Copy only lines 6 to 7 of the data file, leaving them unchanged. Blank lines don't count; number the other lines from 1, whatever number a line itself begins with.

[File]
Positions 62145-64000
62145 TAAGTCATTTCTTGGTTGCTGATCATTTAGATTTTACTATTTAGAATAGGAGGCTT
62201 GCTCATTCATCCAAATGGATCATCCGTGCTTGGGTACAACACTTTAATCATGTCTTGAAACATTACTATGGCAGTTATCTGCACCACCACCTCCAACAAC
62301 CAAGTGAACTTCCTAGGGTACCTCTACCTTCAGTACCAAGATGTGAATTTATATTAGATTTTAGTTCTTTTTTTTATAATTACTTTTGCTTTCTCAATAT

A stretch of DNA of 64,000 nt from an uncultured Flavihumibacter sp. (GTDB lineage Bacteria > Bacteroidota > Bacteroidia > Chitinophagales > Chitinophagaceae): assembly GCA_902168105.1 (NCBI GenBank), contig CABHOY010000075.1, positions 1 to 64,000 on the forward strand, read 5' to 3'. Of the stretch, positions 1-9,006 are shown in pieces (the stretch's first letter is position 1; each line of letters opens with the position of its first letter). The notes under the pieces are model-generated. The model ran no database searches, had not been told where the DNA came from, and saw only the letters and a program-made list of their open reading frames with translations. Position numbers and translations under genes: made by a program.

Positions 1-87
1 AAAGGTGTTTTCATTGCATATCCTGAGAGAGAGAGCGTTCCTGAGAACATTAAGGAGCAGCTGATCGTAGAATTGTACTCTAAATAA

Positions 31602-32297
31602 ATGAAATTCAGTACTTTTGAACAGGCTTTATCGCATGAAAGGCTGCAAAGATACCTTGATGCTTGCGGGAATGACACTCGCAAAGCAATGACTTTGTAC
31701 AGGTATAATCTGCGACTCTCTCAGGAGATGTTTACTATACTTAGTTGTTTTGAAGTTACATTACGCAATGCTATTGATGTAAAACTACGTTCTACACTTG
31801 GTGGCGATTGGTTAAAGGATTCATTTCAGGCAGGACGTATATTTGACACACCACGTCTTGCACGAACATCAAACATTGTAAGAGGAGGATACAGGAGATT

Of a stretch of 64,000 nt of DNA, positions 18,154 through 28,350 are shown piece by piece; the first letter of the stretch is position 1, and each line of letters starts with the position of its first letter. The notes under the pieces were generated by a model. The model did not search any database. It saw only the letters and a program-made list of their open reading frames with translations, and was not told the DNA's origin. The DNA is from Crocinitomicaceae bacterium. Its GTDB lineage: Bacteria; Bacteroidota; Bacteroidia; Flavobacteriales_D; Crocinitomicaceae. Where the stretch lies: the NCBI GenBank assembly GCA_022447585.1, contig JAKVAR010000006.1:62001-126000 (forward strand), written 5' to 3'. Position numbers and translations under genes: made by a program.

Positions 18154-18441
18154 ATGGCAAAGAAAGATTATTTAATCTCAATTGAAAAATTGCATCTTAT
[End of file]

Positions 1-87
1 AAAGGTGTTTTCATTGCATATCCTGAGAGAGAGAGCGTTCCTGAGAACATTAAGGAGCAGCTGATCGTAGAATTGTACTCTAAATAA